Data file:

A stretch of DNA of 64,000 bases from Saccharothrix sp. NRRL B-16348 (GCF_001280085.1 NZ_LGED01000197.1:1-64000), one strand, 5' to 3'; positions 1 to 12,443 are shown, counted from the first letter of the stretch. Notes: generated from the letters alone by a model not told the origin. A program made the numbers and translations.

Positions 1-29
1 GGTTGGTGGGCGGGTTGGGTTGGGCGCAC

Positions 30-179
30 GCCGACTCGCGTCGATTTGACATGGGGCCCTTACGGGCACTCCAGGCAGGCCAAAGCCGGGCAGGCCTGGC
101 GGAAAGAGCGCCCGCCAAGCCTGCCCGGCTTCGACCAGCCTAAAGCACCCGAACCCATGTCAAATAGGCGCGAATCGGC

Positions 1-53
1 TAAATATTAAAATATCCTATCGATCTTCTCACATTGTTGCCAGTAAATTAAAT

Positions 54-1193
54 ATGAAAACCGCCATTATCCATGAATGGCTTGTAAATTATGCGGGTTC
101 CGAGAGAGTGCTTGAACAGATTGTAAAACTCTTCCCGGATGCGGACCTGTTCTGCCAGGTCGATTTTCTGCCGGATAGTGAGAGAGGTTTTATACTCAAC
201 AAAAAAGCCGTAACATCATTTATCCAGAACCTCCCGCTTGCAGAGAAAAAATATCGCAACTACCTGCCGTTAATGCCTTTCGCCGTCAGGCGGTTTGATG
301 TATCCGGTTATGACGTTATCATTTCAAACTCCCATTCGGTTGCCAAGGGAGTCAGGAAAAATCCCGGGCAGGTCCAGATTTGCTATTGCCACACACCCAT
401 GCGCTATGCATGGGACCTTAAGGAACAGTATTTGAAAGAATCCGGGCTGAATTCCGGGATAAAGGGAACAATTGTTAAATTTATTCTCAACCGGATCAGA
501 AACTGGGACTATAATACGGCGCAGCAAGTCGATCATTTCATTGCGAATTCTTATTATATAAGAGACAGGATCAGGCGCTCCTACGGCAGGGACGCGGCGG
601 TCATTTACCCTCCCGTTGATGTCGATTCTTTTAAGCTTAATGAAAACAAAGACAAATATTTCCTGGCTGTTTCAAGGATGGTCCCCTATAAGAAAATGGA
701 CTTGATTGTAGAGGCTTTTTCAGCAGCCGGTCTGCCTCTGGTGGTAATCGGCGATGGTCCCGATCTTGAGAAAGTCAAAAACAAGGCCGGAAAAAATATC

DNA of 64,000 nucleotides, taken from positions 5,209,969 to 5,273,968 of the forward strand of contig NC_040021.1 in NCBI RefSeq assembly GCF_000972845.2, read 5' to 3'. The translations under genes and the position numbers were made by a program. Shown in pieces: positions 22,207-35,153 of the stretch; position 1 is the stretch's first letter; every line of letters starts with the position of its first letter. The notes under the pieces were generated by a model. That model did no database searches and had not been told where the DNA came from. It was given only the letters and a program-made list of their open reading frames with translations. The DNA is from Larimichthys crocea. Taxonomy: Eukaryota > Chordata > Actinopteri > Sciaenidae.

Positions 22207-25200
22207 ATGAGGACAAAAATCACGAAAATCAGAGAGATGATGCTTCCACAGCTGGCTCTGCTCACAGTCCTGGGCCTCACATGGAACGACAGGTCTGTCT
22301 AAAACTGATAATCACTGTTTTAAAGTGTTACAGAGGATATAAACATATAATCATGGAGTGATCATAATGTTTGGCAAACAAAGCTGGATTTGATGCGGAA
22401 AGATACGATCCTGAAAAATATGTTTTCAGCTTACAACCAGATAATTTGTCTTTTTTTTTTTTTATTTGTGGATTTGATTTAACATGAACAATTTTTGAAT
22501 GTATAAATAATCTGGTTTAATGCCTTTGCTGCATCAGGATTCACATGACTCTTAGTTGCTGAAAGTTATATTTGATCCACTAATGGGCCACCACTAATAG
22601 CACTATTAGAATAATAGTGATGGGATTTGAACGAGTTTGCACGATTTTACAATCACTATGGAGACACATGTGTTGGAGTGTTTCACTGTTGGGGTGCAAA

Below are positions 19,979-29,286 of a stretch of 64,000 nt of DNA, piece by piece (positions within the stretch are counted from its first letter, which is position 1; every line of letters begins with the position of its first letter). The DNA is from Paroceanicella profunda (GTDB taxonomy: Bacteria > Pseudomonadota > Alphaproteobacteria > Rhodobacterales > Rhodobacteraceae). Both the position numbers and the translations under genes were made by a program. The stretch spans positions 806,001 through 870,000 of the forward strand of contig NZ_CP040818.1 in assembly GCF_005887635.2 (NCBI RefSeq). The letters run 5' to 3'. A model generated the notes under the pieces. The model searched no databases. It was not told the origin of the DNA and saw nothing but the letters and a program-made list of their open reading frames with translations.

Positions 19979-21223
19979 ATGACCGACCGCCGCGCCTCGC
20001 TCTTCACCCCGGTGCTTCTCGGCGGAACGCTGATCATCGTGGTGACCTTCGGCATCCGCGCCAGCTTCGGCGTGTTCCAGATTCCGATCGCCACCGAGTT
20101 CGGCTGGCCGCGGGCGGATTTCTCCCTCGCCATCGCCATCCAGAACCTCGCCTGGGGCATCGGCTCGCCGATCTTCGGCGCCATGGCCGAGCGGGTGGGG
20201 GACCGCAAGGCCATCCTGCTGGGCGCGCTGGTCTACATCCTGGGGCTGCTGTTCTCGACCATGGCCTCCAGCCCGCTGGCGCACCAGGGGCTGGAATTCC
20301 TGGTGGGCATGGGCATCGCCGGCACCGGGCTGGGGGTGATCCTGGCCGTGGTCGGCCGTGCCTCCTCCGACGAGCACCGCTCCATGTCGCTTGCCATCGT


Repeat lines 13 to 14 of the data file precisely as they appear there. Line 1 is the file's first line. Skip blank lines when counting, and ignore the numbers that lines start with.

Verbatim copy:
301 TATCCGGTTATGACGTTATCATTTCAAACTCCCATTCGGTTGCCAAGGGAGTCAGGAAAAATCCCGGGCAGGTCCAGATTTGCTATTGCCACACACCCAT
401 GCGCTATGCATGGGACCTTAAGGAACAGTATTTGAAAGAATCCGGGCTGAATTCCGGGATAAAGGGAACAATTGTTAAATTTATTCTCAACCGGATCAGA